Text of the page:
Norway – The most remote island on the planet Norwegian Bouvet Island, a volcanic island in the Southern Ocean, is considered the most remote island on the planet. The island, which covers an area totaling 50 square kilometres, is almost completely covered by ice. It was sighted in 1739 by French explorer J. B. C. Bouvet de Lozier. The first Norvegia expedition under Captain H. Horntvedt set foot on the island on 1 December 1927 and claimed it for Norway. By royal decree, Bouvet Island was annexed to Norway on 23 January 1928, and in 1930 it was declared a Norwegian dependency. The island is the top of a basalt volcano that is sticking out of the South Atlantic Ocean in an area normally referred to as the Southern Ocean.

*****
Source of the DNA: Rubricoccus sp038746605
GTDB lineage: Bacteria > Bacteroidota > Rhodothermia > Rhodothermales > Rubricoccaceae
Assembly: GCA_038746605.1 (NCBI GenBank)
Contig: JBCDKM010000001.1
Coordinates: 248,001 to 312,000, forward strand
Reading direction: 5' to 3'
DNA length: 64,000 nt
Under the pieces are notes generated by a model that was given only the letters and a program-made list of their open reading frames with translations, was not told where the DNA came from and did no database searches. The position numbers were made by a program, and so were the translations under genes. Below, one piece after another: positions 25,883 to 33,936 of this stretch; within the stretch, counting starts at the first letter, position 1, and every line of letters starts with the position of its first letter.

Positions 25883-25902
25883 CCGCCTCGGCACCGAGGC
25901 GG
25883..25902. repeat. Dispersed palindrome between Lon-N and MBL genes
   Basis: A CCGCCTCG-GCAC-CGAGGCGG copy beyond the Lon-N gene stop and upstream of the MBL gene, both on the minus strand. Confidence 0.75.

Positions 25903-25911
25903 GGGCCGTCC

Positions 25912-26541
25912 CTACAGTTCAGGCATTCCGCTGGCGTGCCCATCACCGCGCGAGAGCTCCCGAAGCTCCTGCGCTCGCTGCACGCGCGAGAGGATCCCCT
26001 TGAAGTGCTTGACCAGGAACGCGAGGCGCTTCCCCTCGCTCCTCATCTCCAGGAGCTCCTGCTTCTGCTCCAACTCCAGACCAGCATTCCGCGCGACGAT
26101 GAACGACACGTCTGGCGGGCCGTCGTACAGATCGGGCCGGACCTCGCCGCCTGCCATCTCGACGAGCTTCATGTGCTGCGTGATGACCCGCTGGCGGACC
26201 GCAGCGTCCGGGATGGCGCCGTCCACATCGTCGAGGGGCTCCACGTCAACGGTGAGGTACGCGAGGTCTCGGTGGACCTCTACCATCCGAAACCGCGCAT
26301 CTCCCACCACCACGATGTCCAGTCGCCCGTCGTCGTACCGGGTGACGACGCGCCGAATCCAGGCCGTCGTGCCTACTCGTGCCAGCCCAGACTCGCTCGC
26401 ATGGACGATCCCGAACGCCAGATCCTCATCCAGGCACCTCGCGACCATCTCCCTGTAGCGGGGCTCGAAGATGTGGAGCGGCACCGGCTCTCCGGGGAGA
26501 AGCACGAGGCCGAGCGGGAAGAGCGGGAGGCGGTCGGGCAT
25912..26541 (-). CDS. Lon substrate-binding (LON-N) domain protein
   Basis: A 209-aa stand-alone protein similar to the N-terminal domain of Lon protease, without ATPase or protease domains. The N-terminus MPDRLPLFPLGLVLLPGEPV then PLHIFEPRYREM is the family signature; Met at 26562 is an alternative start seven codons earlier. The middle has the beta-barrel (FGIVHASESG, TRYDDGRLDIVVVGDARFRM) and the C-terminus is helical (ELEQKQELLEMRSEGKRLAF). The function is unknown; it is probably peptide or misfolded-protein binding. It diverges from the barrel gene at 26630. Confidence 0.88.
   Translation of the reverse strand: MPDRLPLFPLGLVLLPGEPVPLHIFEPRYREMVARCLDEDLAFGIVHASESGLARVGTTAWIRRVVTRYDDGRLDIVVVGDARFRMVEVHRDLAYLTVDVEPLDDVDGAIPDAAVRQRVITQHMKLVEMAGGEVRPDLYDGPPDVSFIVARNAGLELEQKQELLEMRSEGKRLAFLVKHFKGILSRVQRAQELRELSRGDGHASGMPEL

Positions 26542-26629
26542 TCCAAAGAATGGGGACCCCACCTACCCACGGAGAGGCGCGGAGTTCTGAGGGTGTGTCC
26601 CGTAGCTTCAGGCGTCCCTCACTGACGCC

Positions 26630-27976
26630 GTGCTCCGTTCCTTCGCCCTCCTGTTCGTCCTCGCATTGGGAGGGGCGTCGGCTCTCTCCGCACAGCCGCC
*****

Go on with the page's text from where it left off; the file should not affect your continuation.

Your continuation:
The island measures approximately 9.5 km from east to west and approximately seven km from south to north. The last volcanic eruption on Bouvet Island took place a very long time ago, but emission of volcanic gases has been recorded in modern times, too. Tens of thousands of penguins nest on Bouvet Island in the summer, primarily macaroni penguins and chinstrap penguins, but also some Adélie penguins, which are a more southerly species. Other nesting bird species commonly found on the island include the southern fulmar, in the tens of thousands, and various petrels, including the Cape petrel and the storm petrel. Bouvet Island is also home to a colony of around one thousand Antarctic fur seals and several hundred southern elephant seals. Bouvet Island became a nature reserve in 1971. It is part of an international environmental monitoring network and the Norwegian Polar Institute conducts regular expeditions there.